Monday, May 24, 2010

Hop of the Week: Hop Breakdown

Hops are one of the main ingredients in beer, and according to the Reinheitsgebot (Bavarian Purity Law) it is one of four ingredients allowable when producing beer. 

But what are hops? I am going to attempt to give a breakdown of that little green bud that does so much for our drink of choice.

History: Before the introduction of hops to beer, ancient brewers used all kinds of different herbs to balance out the sweetness of the malt in beer. Some of these herbs would include types of evergreen like juniper and heather, or other bitter herbs like dandelion, licorice, anise, mandrake, and horehound. Hops began being bred in Europe during the 8th century. During this time they were used for different types of medicines because of the antiseptic quality they were believed to possess. It is debatable, so I will just say that hops were first used in the process of beer production somewhere between the 10th and 11th centuries. After the first introduction of hops it was noticed that they had a somewhat antibiotic effect and contributed to a better stability of beer, warding off any organisms that were undesirable in the finished product. Since then hops have been used in beer for flavor, aroma, and stability.

Production: Hops are produced all over the world and thrive best around the 48° latitude. They are however produced in many different areas of the globe each growing climate being a factor in yield and oil compositions which have an effect on flavor and aroma. Hops are a bine plant, which use different means of climbing then vine plants. Hops use their big stem and hairs to aid themselves in climbing upward. Hop fields are planted with high overhead stands that have a wire that allows each hop plant to grow tall.

After harvest, hops are for the most part dried (some craft breweries use fresh hops for certain beers) and stored as three different types:

Whole: Nothing is done to the hops after drying. These are the quickest to degrade.
 Pellet: Hop material is ground and highly compressed into pellet form. These will last the longest but are harder to separate from the wort. 

 Plug: Hop material is also compressed but into a larger form, mostly 1 oz plugs, which make it easy for the homebrewer for measurement. After re-hydrating in the wort they will return mostly to their original form.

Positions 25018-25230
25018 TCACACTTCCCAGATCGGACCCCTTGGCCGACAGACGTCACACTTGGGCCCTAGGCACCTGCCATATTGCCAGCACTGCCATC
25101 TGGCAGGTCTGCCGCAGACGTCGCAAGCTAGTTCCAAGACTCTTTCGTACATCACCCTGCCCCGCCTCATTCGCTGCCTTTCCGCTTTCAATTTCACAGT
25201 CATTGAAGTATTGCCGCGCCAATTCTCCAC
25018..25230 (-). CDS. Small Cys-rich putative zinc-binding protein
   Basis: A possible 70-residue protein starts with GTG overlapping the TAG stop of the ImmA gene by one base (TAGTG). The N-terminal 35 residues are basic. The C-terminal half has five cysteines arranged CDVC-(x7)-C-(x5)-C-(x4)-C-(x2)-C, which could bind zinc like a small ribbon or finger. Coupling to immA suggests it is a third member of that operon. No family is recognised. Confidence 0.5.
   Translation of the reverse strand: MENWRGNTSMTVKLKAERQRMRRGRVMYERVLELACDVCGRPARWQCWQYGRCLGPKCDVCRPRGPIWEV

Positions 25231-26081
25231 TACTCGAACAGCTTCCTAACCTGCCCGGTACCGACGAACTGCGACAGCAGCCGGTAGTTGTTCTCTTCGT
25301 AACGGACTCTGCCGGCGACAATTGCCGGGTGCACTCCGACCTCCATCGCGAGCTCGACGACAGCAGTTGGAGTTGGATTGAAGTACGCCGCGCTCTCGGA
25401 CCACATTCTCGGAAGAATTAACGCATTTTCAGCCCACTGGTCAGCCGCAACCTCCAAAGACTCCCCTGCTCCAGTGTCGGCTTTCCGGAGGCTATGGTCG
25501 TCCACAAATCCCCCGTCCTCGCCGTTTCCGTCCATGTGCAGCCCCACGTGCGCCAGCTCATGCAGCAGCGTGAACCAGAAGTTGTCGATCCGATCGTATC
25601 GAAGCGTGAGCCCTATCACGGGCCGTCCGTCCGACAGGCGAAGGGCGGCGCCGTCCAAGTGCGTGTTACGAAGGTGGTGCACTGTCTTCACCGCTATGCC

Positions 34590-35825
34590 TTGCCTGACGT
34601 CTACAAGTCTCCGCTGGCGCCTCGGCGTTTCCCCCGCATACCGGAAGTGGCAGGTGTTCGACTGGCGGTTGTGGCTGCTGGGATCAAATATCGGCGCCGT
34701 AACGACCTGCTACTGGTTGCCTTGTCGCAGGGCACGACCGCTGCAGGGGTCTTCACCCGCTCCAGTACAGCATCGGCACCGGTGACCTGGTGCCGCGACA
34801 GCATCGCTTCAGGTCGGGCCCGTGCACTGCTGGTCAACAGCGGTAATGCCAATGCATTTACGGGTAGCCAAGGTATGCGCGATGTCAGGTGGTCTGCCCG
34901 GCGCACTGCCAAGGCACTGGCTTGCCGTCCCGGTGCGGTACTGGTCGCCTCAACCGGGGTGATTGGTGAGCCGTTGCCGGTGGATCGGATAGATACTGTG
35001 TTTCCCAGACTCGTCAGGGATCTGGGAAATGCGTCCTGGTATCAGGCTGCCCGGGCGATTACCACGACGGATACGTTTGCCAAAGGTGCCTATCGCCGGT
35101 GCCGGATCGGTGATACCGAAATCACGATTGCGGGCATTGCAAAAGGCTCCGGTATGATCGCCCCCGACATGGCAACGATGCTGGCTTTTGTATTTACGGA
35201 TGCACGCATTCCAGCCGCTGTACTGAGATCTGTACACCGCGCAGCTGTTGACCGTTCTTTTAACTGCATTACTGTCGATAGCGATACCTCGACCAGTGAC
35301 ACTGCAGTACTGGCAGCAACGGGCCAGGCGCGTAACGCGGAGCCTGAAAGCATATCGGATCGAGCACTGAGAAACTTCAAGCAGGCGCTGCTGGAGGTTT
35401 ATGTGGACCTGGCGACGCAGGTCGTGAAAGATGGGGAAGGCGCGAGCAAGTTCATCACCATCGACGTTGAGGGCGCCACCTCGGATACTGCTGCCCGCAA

Results from all three are basically the same. Craft breweries will usually use the first two examples. 

Composition: Hops have two main resins, alpha acids and beta acids, that contribute to the end product in beer. Alpha acids impart the bitter flavor in beer that balance out the sweetness of the malt. To achieve this the alpha acids must isomerize during the boil, which is why the bittering addition is usually added at or near the beginning of the boiling process. Beta acids do not contribute much to the flavor of a beer, they do not isomerize in the boil and have a bigger factor in the ending aroma of a beer. Hops with high amounts of beta acids are usually saved for end additions so the compounds are not completely boiled off. However some beta acids can oxidize into non desirable compounds in beer.

Along with the acids hops have essential oils that contribute to the aroma and flavor that is produced in the ending product. The hop varieties that have desirable flavor and aroma traits are usually reserved for later boil additions so that the essential hop oils are not evaporated out. Flavor additions are usually not boiled more than 30 minutes, mostly added between 10 and 20 minutes left in the boil. Aroma additions are usually added very close if not at the end of the boil. Dry hopping is also a technique used in today's craft breweries. This is the act of adding hops after fermentation has completed. This allows the hop oils to penetrate the beer without being able to evaporate with a violent boil or fermentation. Dry hopping has a great affect on the aroma of a beer. The four main essential oils are Myrcene, Humulene, Caryophyllene, and Farnesene.

All of these compounds are produced in the lupulin glands,if holding onto a whole hop you will notice a yellow sticky substance referred to as lupulin.

Key facts: If you are a dog owner be sure to keep your dogs away from hops. They are highly toxic and will kill a dog in small amounts. Hops are a homeopathic medicine used for sleeplessness, restlessness, and insomnia. Hops degrade quickly when in the presence of light and air, store in a dark cool place preferably under a vacuum.


  1. Hops have been found effective against insomnia, hence they are per se not a homeopathic 'treatment' (not medicine, homeopathy isn't medicine).

  2. ahh great to know...thanks for the info!